3 Comments

Reciprocity: Fact or Fiction?

 

We all have those friends or acquaintances that ask us for advice, help, and much more.  I’m happy to comply with most requests being a helpful person by nature, but at what point do you ask for something in return?  Do you expect your good deed to “pay it forward” and come back later?  Do you ask them to reciprocate?  Do you receive help or advice and return the favor?

I have always been one to show my appreciation or find a way to return the gesture, but I don’t find much returns in my direction.  This makes me think some people are just takers – they will take anything you offer but rarely, if ever, reciprocate.  In some of the situations I find myself in, I wonder if I should do the same.  Maybe I should start expecting others to do things for me and stop doing for them.  As soon as that thought creeps in my psyche, reality takes over.  I’m simply incapable of being selfish.  So why do I bother pondering the question?

I’m curious how others view reciprocity and if it has a presence in their lives.  Think about the people in your life, whether it be family, friends, coworkers, online acquaintances, or a neighbor.  Do these people do things for you?  Do they help you?  What do you do in return?

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3 comments on “Reciprocity: Fact or Fiction?

  1. “Love is an irresistible desire to be irresistibly desired.” ~ Robert Frost

  2. There’s a difference between selfish, self absorbed, self centered, and narcissistic. We all have behavioral expectations of others to a varying degree. Disappointment invariably sets in when those we care for tend not to live up to what it is we’d like, or think them capable of.

    Tonight for instance meaning around 10 pm central time, while I was relaxing after working on a car all afternoon my son hinted that he needed to borrow the computer for college course work. And I relented, but begrudgingly with good reason. Instead of doing his homework all afternoon while I was gone working on a car, he instead decided to go play video games until around 5 pm, but he was home doing homework at 6 when I walked in the door to get dinner and relax. And I even made a point to check on him and praise him, but he went into a tirade about not being a baby who needed checked on, then got off the computer even though I assured him he could use it while I cooked dinner. And of course I was then ticked because he went and pouted on the porch and will no doubt later use me as an excuse as to why he didn’t get his work done when he had ample opportunity. And his lurking to overhear someone discussing his behavior is really beyond reprehensible. Makes me feel like a prisoner in my own house.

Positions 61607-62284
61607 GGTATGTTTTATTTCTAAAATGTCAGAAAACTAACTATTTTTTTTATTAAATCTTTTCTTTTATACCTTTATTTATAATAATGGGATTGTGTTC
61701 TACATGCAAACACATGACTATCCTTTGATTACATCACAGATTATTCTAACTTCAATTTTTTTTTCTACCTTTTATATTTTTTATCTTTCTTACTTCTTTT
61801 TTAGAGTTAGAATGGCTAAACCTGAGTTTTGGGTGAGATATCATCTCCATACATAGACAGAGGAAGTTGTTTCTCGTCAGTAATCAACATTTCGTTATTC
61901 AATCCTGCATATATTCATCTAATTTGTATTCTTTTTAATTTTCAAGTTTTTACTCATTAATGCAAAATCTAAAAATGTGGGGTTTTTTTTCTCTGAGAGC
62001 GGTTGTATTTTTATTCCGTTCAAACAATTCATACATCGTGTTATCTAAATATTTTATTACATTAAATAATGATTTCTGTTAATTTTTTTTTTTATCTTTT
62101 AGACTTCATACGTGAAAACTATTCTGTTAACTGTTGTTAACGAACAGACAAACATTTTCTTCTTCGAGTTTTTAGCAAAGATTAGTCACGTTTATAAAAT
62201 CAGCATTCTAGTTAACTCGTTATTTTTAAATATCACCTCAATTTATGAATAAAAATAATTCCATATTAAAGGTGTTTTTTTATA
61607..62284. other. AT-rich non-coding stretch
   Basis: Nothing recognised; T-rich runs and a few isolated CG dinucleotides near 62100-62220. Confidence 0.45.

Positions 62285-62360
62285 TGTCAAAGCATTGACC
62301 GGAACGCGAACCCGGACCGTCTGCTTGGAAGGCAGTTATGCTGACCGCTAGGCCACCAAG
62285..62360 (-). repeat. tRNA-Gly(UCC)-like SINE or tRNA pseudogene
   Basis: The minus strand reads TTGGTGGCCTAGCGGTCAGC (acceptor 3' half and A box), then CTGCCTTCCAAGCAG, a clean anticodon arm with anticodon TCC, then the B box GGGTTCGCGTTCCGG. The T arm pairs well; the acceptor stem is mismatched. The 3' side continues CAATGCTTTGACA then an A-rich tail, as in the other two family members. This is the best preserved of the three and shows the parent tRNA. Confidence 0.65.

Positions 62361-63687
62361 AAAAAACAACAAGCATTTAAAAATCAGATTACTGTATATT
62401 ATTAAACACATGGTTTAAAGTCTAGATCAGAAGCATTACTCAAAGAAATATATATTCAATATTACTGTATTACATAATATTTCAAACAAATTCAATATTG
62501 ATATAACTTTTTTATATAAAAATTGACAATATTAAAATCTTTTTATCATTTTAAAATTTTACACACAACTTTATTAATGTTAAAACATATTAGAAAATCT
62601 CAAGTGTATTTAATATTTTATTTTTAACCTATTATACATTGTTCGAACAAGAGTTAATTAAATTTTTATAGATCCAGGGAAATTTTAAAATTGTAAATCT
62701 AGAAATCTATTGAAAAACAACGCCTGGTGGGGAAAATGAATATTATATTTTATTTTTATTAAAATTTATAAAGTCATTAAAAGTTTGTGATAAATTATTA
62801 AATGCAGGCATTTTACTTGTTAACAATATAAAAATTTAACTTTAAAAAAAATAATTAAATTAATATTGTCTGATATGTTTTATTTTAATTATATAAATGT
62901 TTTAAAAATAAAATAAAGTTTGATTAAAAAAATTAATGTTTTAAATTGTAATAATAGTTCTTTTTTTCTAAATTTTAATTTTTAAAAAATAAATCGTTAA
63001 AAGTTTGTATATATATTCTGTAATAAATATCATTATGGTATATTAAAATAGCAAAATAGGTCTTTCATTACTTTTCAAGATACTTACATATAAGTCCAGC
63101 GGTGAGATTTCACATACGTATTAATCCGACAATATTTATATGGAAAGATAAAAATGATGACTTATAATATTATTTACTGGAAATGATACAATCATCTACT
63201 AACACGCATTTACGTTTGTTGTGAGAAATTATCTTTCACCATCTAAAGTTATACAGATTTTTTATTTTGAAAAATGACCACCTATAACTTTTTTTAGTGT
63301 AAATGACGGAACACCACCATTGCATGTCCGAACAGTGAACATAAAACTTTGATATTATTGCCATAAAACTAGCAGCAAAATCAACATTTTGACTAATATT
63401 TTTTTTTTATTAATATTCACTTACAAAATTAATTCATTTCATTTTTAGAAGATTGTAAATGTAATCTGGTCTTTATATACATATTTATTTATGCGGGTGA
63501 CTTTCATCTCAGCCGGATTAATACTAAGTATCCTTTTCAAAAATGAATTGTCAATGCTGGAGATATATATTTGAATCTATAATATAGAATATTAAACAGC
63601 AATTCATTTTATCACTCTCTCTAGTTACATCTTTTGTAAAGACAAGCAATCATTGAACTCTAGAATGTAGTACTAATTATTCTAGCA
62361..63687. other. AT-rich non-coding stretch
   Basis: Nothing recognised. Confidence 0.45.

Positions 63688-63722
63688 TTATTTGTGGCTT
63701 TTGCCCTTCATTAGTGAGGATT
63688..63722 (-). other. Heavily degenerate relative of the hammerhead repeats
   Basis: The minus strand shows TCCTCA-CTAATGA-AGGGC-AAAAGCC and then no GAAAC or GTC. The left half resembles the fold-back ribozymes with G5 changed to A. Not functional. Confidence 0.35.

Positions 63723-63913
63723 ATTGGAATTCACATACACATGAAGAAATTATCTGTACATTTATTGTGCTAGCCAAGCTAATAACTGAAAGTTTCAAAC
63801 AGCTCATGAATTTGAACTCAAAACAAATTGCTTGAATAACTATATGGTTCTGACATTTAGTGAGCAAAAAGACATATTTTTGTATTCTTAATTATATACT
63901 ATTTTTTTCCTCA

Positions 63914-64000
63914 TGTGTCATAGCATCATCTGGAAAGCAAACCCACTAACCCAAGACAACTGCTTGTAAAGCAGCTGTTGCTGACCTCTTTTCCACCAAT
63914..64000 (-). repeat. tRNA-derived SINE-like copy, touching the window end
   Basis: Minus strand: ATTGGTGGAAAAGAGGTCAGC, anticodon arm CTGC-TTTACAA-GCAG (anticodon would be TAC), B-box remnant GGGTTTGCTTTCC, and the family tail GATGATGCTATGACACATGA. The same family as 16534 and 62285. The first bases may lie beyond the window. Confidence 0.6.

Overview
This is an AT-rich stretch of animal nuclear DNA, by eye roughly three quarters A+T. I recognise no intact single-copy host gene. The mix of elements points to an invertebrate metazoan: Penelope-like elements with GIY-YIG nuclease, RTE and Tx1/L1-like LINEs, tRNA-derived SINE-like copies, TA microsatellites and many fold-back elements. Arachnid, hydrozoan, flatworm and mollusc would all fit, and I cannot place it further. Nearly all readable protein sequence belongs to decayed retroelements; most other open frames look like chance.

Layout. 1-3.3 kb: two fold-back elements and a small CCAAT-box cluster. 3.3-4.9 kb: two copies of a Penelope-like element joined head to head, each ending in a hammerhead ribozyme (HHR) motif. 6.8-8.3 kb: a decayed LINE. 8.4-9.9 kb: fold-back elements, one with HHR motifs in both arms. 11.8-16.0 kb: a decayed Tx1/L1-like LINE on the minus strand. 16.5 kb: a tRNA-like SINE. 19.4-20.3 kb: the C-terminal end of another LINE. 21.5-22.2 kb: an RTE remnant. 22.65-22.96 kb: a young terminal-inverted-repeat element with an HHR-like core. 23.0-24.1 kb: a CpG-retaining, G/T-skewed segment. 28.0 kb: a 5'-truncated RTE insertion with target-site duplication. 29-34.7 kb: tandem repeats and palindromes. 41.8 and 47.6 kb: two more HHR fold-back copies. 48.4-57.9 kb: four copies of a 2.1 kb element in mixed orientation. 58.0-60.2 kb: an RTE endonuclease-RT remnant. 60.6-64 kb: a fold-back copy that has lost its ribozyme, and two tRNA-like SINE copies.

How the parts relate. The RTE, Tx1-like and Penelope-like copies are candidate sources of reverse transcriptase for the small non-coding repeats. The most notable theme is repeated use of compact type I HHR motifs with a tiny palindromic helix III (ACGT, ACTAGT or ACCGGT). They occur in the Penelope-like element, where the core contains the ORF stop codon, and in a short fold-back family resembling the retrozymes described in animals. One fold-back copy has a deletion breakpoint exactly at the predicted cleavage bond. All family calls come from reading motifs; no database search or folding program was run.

But my computer is not in a communal place, it’s in my bedroom, right off the bathroom. And I don’t consider it selfish if someone has unreasonable expectations, or because someone chose to do something else with their time that they considered more important. His actions were self centered and self absorbed and even bordering on narcissistic because he knew he had the computer free this afternoon, and should have done his work then instead of trying to impose on me later in the evening or should have continued working without throwing a temper tantrum when I came home.

    Now where this ties into reciprocity, well, all relationships have expectations that stem from your values and beliefs. I doubt you’ve ever expected a friend to take you on a romantic getaway, but there’s a first time for everything. We only can give so much of ourselves to those we have in our lives. At some point we must put ourselves first. And that’s not selfish; it’s self preservation. If some aren’t putting into a relationship what you seek, then I’m sure someone else will meet the needs you have. After all, we all have needs. The sad reality is, some people we care for are incapable of meeting our needs as they can’t even meet their own- hence the DSM-IV.

    • The self-preservation comment stood out to me. I do agree that we should be careful when choosing whom to invest our time in while negating those lacking reciprocity. This is something I need to learn. When someone is in need it is difficult for me to refuse them, even if the assistance given puts me in a difficult situation. I need to start being comfortable saying no more often.

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